Evaluating Telesupervision as a Support for Clinical Learning: an Action Research Project


  • Lucy Chipchase University of Western Sydney
  • Anne Hill The University of Queensland
  • Ruth Dunwoodie The University of Queensland
  • Shelley Allen The University of Queensland
  • Yvonne Kane Department of Physiotherapy, Townsville Hospital, Townsville
  • Kristen Piper University of Western Sydney
  • Trevor Russell The University of Queensland


Telesupervision is a process whereby distant supervision is provided using electronic information and communication technologies. This study aimed to investigate whether telesupervision can be used as an effective method of supervision to complement traditional face-to-face clinical supervision in physiotherapy, speech pathology and occupational therapy education.
Three action research cycles were undertaken between July 2010 and December 2012 in Queensland, Australia. A shared supervisory model was employed whereby telesupervision was used as an adjunct to face-to-face supervision in a variety of clinical contexts. Phase 1 was undertaken as a metropolitan pilot while Phase 2 was conducted in a regional city and Phase 3 in a geographically isolated rural town. Participants included 30 students from entry-level programmes in Physiotherapy, Occupational Therapy and Speech Pathology and five remote clinical educators (CE), and five on-site CEs. Evaluation consisted of clinical educator and researcher observations, a student satisfaction survey and a student learning survey. In later phases, data were collected from individual semi-structured interviews with students, remote and on-site CEs.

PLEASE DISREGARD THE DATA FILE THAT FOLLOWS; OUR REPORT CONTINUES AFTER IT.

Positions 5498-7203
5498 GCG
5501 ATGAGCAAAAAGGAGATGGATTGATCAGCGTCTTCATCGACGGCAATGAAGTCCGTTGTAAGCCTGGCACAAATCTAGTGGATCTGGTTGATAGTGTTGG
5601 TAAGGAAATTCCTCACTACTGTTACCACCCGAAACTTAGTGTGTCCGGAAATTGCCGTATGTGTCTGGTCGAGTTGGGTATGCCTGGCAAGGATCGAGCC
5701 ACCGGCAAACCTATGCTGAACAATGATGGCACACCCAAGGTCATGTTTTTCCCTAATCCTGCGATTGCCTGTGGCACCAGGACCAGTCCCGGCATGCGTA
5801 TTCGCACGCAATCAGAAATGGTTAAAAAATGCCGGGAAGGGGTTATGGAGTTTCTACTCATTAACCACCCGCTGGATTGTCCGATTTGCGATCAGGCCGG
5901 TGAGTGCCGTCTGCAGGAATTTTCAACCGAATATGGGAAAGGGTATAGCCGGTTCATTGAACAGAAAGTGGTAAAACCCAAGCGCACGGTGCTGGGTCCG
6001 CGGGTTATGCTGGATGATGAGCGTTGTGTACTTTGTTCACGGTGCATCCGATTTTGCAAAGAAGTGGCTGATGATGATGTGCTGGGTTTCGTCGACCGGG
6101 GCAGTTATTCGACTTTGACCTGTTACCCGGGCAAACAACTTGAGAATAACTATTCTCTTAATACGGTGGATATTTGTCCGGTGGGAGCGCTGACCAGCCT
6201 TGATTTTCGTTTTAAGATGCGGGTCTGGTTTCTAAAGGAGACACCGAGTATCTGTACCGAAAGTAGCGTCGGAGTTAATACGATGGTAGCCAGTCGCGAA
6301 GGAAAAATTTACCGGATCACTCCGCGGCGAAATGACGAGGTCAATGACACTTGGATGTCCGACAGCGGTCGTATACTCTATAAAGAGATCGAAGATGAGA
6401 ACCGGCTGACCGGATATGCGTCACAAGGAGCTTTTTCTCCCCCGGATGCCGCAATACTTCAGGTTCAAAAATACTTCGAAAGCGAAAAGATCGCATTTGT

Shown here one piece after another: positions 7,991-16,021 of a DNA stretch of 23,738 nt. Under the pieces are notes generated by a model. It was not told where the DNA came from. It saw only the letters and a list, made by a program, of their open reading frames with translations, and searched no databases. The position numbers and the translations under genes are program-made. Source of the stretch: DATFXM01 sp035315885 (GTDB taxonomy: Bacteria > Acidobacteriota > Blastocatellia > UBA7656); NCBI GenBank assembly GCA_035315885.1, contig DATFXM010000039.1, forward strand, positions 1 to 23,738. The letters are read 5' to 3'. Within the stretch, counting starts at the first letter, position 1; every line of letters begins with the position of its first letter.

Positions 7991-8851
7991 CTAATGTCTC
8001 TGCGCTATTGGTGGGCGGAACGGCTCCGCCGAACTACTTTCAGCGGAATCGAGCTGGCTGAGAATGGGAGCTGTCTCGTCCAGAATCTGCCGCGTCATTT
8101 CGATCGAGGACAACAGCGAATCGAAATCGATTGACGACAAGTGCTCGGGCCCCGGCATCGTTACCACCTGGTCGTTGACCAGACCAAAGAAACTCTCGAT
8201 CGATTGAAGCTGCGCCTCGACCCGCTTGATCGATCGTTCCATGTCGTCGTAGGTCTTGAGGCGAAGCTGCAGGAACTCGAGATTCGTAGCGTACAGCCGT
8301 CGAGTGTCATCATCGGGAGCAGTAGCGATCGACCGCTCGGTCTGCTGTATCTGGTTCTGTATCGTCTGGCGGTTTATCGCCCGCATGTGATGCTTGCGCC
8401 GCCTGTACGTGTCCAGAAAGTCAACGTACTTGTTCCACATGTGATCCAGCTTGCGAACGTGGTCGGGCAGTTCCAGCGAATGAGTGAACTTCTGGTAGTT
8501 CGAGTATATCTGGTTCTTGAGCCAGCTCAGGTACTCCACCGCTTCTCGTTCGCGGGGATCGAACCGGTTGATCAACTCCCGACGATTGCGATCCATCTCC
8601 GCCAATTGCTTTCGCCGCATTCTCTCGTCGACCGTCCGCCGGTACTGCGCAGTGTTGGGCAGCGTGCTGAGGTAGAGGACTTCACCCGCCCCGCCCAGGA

Results demonstrate that student learning is not compromised when telesupervision is used to complement face-to-face supervision. Further, when used with small educator to student ratios (1:4), students were satisfied with the process. Many of the benefits of the telesupervision experience appeared to be due to the shared supervisory model. Limitations were low bandwidth and unreliable connectivity that interrupted learning; however, cyclical problem solving by educators and students improved the telesupervision learning experience.

Author Biography

Lucy Chipchase, University of Western Sydney

Lucy Chipchase, University of Western Sydney, School of Science and Health, Campbelltown,
NSW, Australia




How to Cite

Chipchase, L., Hill, A., Dunwoodie, R., Allen, S., Kane, Y., Piper, K., & Russell, T. (2016). Evaluating Telesupervision as a Support for Clinical Learning: an Action Research Project. International Journal of Practice-Based Learning in Health and Social Care, 2(2), 40–53. Retrieved from https://publications.coventry.ac.uk/index.php/pblh/article/view/319